View Full Version : Finding Your Genre

05-09-2010, 10:51 AM
How did you come to write in your particular genre? Did you try other genres first? What's your story, eh?

05-09-2010, 11:18 AM
I'd tried writing a few epic science fiction/urban fantasy novels, but all of them have been trunked. When I first participated in NaNoWriMo, I wrote a gay-themed romantic comedy just to try something different. And as they say in Poughkeepsie, voila. Four of the six I've written for NaNo have been romcoms.

If you aren't certain, just try writing a particular genre. Worse that can happen is you'll have to junk it and start over with something else. The time and work spent won't have been wasted, since you'll have been writing and any practice is better than none.

05-09-2010, 04:06 PM
For as long I can remember, I've always loved the supernatural and the relationships between friends. Put the two together and you get my stuff. Writing anything else wasn't ever an option.

05-09-2010, 06:24 PM
Until you get a novel published, I think it's wise to write in the genre you most love reading. It simplifies everything, and ups the odds of success considerably.

Linda Adams
05-09-2010, 07:04 PM
By a very circuitous route. When I did my first novel, I had no clue what genre it was actually in. I thought it was mystery, but when I read information about mysteries, the book didn't fit. I remember reading how-to books on mysteries and thinking, "But this doesn't describe my book." Yet I could find similar books in the bookstore. But they were all in mystery. Eventually, I discovered that there were two other genres buried in mystery: Suspense and Thriller. Similar, but with different aspects.

I preferred the action and adventure of thriller, especially things like treasure hunts. But after Books 2 and 3, the genre changed. It became more gritty and violent. Seemed like every book had a body part being cut off or a eye gouged out. That's not me or how I write. So I wrote down all the genres I like to read (four) and wrote down the pros and cons for writing each one. The result was that I took the action adventure/treasure hunt aspect to contemporary/urban fantasy.

05-09-2010, 08:03 PM
I write what I most enjoy reading: literary fiction, historical fiction set in ancient cultures, and science fiction (all short stories so far, though I am planning to write some sci-fi novels some day.)

I don't give a pinch that vampire books and zombies and angsty YA novels are what sell really well right now. I could write any of those, but not as well as I can write stuff I'm totally in love with.

Shady Lane
05-09-2010, 08:06 PM
When I was younger, writing YA made sense because it was what I really knew. I'm still young, but I could be writing adult at this point...but I wrote one and I didn't like it. So I'm sticking with YA and MG for now, which are my favorites to read. All contemporary.

05-09-2010, 08:18 PM
I just write the stories that I like, which is what I like to read.

It turns out it's what most people would call "literary fiction".

05-09-2010, 10:44 PM
I started reading a lot of MG and YA in law school, mostly because they were short, fast reads, and I didn't have a lot of time to read for enjoyment back then. I discovered that I love MG and YA, and generally prefer to read kidlit over adult novels. As it turned out, that's what I prefer to write, too.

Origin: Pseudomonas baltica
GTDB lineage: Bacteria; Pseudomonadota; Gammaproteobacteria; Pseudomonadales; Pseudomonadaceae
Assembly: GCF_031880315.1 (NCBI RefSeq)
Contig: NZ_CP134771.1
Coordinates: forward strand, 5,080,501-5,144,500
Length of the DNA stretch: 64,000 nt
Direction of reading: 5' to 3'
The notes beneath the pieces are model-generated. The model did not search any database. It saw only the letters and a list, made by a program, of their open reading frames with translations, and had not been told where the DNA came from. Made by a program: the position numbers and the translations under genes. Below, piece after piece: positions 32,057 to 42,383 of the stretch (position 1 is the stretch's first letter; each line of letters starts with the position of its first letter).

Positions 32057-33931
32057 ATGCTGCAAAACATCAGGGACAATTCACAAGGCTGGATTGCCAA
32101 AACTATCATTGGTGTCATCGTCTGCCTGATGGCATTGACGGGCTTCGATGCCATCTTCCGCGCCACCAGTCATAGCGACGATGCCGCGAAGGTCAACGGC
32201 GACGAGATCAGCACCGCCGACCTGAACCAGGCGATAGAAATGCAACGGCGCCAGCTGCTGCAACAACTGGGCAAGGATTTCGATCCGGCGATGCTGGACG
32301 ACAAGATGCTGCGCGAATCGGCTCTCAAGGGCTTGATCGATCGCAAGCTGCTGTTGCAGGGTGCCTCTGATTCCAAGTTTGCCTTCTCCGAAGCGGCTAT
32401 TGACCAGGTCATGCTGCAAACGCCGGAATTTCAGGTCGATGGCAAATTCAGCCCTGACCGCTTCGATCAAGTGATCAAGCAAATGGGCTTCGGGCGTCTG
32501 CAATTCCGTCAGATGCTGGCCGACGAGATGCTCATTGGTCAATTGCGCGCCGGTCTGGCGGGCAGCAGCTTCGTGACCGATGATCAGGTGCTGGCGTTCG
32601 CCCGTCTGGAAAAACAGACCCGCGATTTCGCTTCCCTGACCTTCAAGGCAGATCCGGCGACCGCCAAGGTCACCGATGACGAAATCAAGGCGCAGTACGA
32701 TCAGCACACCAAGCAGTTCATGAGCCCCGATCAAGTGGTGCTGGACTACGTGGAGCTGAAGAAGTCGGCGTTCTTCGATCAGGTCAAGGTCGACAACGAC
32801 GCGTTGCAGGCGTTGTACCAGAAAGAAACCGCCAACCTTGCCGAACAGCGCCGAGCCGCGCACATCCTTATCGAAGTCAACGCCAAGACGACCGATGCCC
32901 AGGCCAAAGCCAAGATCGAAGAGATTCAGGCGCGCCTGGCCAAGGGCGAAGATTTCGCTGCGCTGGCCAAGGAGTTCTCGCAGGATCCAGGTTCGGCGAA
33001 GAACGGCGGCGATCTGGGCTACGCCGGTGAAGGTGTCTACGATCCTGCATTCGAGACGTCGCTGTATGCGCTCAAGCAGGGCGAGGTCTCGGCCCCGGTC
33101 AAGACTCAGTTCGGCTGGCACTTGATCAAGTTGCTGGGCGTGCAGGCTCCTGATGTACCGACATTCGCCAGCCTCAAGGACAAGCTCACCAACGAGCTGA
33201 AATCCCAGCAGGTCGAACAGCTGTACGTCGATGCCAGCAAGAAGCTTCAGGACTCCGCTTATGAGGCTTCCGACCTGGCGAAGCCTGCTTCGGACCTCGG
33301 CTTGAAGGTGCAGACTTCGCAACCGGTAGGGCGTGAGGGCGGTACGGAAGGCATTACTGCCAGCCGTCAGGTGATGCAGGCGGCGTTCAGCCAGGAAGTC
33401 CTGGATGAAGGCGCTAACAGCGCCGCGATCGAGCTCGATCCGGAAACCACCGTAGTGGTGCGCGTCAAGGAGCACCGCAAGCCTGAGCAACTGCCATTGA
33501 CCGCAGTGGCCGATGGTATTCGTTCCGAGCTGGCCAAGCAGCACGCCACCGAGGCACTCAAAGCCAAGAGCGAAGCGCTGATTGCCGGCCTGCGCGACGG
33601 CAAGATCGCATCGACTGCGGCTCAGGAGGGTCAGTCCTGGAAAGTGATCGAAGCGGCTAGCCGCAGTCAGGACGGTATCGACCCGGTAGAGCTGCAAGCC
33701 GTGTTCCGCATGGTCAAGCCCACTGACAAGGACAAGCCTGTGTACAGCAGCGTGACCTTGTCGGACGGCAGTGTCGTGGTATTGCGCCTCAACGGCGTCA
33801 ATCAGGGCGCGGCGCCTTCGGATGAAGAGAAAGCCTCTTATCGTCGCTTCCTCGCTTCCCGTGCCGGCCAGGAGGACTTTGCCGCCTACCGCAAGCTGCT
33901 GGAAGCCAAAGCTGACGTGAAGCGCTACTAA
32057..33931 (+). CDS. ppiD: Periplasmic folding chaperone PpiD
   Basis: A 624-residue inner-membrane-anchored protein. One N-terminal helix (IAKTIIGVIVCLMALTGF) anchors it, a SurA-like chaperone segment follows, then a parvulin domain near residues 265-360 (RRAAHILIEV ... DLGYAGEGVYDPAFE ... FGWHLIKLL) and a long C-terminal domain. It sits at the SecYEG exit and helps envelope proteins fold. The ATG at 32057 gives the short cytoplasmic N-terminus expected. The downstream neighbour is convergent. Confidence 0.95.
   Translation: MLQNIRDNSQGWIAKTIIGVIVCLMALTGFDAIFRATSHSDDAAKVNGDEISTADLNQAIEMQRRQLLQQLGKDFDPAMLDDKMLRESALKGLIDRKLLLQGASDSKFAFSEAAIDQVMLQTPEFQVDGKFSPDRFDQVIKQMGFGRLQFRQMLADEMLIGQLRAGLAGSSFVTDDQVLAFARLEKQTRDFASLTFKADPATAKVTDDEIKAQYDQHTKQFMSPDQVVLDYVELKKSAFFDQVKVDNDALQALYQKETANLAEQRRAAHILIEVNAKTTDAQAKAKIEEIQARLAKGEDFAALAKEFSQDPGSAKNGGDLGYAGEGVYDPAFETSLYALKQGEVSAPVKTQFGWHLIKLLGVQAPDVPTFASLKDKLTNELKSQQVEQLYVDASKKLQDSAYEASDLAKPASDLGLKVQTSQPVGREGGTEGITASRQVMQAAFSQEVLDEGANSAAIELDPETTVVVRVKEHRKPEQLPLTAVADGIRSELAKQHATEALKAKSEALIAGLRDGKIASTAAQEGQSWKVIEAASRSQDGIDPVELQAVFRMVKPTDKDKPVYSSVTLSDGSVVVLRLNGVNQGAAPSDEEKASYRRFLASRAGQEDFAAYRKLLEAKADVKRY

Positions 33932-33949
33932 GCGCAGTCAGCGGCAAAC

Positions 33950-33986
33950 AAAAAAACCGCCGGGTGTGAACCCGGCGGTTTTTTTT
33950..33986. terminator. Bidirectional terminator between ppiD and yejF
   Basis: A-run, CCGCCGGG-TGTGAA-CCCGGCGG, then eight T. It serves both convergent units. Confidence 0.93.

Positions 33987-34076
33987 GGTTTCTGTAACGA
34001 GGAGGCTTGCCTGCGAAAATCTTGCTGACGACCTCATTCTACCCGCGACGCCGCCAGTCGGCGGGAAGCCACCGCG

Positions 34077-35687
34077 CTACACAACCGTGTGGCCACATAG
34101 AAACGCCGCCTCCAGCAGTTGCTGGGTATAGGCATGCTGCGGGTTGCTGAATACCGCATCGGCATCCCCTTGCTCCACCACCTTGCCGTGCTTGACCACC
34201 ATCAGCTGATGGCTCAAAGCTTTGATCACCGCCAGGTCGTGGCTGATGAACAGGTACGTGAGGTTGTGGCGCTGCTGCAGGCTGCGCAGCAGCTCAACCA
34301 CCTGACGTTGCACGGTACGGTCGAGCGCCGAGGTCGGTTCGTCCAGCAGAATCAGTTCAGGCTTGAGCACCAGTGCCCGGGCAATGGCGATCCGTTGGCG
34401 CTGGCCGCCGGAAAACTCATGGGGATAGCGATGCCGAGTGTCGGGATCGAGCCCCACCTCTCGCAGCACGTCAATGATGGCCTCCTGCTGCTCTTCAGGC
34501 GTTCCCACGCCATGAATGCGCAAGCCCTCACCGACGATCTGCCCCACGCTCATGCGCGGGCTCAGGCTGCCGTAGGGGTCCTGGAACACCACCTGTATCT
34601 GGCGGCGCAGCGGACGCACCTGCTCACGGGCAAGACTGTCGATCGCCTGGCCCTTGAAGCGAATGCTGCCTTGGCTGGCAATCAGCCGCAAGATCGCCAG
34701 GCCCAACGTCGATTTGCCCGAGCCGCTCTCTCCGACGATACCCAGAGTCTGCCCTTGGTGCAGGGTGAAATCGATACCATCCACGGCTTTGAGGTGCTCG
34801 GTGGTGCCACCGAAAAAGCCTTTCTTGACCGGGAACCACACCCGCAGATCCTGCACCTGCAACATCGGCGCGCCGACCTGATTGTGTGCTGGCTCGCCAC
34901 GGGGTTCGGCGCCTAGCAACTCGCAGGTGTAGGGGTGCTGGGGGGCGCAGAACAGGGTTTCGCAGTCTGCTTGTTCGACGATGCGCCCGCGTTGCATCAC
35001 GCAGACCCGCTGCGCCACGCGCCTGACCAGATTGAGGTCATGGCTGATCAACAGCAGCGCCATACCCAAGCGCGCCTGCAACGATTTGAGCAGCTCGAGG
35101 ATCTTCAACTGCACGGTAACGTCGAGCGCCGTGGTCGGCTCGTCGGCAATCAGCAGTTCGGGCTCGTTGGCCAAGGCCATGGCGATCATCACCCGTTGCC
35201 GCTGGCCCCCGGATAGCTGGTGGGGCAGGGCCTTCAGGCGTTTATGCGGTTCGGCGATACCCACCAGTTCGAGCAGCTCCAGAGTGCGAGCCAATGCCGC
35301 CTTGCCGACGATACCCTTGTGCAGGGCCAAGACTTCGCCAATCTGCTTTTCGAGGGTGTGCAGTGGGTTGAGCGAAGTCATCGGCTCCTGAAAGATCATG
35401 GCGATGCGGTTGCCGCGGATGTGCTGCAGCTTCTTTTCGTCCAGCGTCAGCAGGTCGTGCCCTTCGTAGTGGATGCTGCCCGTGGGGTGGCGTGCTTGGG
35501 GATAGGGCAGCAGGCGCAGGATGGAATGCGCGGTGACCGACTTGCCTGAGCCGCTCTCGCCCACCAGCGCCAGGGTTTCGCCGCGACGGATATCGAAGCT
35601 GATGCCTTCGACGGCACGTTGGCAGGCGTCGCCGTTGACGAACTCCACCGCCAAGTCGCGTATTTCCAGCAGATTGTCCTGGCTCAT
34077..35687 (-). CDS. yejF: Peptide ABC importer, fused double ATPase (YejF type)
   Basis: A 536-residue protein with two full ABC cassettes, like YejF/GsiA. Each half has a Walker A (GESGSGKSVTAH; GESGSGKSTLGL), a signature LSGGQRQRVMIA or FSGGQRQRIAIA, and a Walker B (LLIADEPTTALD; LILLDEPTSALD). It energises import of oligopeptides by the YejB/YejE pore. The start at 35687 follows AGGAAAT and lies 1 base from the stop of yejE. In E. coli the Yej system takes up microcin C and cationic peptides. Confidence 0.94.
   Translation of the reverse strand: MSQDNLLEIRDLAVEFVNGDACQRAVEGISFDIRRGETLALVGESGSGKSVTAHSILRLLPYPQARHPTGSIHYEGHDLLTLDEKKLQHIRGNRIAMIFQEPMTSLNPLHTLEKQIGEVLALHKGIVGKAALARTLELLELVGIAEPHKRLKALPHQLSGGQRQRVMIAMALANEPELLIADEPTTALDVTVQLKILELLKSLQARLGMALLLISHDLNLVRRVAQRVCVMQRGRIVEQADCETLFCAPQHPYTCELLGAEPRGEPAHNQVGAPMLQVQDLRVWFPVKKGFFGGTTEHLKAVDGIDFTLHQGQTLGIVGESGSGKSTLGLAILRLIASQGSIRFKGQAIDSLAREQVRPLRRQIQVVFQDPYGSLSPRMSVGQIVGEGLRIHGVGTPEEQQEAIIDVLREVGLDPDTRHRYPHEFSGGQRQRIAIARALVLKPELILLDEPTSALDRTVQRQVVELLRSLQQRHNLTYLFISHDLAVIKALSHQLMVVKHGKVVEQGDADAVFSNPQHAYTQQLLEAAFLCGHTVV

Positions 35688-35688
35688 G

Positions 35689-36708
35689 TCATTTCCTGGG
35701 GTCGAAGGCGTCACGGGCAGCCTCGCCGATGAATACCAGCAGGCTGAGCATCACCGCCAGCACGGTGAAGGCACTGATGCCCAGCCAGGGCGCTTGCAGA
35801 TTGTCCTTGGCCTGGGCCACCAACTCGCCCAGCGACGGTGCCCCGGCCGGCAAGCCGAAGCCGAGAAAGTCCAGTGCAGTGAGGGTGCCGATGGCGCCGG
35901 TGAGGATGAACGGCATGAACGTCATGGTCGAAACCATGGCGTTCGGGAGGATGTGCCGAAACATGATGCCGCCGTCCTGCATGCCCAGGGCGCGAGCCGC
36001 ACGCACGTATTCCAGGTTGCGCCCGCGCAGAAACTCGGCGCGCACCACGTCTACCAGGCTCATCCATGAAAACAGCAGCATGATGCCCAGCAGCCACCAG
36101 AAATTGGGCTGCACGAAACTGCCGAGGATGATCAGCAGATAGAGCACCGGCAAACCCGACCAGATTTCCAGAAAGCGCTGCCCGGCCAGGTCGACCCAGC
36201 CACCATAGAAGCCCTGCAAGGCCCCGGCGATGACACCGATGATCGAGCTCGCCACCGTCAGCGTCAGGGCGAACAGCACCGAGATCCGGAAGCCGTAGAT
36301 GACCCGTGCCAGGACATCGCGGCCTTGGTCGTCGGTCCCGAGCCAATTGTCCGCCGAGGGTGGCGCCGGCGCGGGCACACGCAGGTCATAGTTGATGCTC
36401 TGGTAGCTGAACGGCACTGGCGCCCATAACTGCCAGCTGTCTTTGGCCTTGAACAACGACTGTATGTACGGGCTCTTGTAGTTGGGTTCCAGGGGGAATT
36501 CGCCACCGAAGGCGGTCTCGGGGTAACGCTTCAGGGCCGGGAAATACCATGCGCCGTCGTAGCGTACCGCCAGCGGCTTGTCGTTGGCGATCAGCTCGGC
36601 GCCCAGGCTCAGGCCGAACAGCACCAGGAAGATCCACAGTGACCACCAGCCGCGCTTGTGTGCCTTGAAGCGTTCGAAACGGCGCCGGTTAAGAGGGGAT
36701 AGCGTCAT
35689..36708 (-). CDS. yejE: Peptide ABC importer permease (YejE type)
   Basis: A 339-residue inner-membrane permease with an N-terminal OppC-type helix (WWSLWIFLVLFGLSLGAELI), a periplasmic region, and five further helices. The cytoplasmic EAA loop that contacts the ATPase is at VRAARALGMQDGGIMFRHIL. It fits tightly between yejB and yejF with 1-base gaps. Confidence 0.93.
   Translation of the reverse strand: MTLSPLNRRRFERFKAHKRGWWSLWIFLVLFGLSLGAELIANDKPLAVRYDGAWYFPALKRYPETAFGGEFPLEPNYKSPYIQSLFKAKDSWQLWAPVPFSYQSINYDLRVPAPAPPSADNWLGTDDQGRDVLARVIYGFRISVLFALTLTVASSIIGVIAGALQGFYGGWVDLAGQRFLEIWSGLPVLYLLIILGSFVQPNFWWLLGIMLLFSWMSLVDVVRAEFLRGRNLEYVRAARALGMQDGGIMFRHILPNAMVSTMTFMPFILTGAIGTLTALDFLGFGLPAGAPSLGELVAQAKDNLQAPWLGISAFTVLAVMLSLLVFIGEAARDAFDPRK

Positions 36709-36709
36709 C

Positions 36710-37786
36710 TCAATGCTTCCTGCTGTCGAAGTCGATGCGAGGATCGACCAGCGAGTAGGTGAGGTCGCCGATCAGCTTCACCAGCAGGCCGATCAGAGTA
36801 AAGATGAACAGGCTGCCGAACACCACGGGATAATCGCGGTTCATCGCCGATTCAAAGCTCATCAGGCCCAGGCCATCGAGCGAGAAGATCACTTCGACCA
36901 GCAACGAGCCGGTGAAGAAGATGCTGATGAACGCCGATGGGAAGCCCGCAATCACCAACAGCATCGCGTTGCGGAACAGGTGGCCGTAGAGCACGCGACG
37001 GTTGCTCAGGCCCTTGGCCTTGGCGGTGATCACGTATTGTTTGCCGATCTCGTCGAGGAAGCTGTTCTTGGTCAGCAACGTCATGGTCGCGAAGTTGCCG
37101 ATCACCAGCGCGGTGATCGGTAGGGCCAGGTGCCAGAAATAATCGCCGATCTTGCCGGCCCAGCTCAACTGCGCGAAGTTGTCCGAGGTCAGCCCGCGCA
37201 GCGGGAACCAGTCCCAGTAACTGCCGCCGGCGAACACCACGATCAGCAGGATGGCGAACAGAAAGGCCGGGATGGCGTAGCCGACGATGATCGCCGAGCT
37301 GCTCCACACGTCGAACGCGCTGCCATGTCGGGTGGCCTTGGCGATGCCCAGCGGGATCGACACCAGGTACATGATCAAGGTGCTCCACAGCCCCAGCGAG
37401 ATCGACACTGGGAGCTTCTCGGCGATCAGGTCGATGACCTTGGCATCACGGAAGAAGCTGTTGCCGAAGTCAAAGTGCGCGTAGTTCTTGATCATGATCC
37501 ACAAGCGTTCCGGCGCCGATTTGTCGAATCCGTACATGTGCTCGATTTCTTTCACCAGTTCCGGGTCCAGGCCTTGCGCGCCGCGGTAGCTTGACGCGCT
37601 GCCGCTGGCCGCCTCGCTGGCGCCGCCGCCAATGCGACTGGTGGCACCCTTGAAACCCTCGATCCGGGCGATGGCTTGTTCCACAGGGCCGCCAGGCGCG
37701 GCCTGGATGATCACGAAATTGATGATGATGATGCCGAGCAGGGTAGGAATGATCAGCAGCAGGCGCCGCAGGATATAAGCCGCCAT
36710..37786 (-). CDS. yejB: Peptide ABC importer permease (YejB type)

05-10-2010, 06:54 AM
I write the stuff that I enjoy reading which tends to run to the dark and gritty side. I try writing other stuff, but they never turn out the way I want. So I stick to what I do best, UF

05-10-2010, 07:13 AM
My reading tastes were cyberpunk/urban noir and my first efforts were along those lines. However I ended up writing a 100k vampire novel almost by accident - it was based on a throwaway line and I received enough encouragement to see if I could sustain a narrative over that length.

Carolanne Patton
05-10-2010, 06:07 PM
At some point when I was a child, I can't really remember how old I actually was, I got a hold of a book of Edgar Allan Poe stories. That was it for me. I've been a fan of Horror ever since and that's what I feel most comfortable writing.

Ryan David Jahn
05-10-2010, 07:07 PM
I don't really write within a single genre, though I do seem write within a family of genres. But I didn't find my genres so much as they found me. Ideas came, characters came, and they just happened to fit, however uncomfortably, more or less within this box with "crime/thriller/suspense" Sharpied on the outside. I'm okay with that.

05-12-2010, 05:08 PM
I only write what I would like to read, and I'll read anything as long as it's good. That said, my mind prefers to deal with the fantastic, and so everything I write ends up in the speculative fiction area before long. It's not that I dislike 'mundane' fiction- I just know that my imagination refuses to be confined to 'reality'. I guess the fantastic seems more real to me than the mundane.

05-12-2010, 05:12 PM
"I don't have any ideas left in the tank." -S. Peaches, 2008.

"Ah, just make up a bunch of people, get them drunk and have them fuck a lot." -T. Thinker42, 2008.

And lo! My NaNo 2008 novel was born. It's name? Why, Long Time Coming.

The rest is history.

05-12-2010, 06:12 PM
That's a good question. I originally thought I'd want to write romance and horror. Those are the major reads in my library. I just didn't like writing them. I attempted and only got in aobut ten pages and decided writing wasn't for me. Then my husband challenged me to write a scifi novel and I just love writing about teens. Once I started, I couldn't stop. Now four books and 2 years later, I'm still writing YA Scifi.